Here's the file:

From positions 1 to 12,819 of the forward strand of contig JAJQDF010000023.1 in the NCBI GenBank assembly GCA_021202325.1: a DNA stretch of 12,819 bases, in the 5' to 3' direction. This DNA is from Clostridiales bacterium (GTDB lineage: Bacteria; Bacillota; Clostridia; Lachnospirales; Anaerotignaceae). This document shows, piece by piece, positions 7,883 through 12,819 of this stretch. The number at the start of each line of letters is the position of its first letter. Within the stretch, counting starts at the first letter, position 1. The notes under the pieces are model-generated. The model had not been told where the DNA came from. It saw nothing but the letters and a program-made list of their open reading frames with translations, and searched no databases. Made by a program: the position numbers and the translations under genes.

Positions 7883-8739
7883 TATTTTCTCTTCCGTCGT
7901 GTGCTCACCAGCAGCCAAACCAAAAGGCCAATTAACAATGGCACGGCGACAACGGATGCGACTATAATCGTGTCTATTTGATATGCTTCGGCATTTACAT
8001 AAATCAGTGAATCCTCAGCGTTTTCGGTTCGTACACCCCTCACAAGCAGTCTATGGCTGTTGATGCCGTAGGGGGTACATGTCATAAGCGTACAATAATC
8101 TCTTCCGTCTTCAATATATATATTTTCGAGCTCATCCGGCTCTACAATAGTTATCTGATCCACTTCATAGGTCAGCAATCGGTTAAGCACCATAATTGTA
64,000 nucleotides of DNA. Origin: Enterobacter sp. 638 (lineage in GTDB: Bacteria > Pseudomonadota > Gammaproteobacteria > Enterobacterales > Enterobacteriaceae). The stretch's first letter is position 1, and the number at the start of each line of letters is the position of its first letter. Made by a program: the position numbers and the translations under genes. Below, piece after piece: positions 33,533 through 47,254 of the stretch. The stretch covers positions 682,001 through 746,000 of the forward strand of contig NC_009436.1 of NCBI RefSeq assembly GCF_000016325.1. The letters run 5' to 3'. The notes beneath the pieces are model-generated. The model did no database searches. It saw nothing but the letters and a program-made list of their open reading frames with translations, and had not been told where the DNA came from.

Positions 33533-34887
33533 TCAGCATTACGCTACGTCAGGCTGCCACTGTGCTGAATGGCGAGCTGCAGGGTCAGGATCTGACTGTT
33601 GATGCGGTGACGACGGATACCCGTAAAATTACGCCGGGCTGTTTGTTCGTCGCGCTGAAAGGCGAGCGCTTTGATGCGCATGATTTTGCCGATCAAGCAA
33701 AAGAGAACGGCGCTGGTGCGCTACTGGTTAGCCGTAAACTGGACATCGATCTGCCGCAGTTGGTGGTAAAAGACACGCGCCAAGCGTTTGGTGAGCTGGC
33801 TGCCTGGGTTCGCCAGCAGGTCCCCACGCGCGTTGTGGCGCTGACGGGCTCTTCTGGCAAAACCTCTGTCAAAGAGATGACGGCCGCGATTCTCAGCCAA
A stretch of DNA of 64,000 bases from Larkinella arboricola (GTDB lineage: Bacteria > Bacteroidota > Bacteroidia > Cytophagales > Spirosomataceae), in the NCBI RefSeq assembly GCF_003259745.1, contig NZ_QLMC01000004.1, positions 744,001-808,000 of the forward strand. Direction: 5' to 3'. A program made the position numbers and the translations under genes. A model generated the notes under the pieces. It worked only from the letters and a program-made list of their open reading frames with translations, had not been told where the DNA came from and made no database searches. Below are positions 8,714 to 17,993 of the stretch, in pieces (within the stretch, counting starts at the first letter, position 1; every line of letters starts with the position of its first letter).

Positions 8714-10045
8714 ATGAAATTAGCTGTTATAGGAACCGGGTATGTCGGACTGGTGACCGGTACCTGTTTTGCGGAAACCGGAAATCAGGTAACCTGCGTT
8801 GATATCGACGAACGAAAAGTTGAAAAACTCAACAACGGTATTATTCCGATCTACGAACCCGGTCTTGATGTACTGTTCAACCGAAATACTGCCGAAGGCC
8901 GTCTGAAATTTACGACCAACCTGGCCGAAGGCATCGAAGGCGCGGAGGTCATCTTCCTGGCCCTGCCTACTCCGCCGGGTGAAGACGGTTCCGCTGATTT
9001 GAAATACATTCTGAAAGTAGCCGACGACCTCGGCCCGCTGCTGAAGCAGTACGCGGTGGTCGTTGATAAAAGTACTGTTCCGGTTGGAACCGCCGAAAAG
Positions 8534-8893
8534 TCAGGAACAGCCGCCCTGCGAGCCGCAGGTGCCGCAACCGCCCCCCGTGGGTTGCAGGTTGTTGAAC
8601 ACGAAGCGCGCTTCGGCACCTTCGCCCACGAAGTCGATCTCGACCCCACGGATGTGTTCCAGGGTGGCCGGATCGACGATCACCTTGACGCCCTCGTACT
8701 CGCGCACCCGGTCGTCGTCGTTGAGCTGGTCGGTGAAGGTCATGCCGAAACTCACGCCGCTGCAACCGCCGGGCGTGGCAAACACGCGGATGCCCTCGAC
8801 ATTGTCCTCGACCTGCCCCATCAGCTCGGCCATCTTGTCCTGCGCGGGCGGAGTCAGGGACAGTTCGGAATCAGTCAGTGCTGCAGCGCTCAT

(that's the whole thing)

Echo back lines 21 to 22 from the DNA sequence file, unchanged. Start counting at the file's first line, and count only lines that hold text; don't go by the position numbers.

8601 ACGAAGCGCGCTTCGGCACCTTCGCCCACGAAGTCGATCTCGACCCCACGGATGTGTTCCAGGGTGGCCGGATCGACGATCACCTTGACGCCCTCGTACT
8701 CGCGCACCCGGTCGTCGTCGTTGAGCTGGTCGGTGAAGGTCATGCCGAAACTCACGCCGCTGCAACCGCCGGGCGTGGCAAACACGCGGATGCCCTCGAC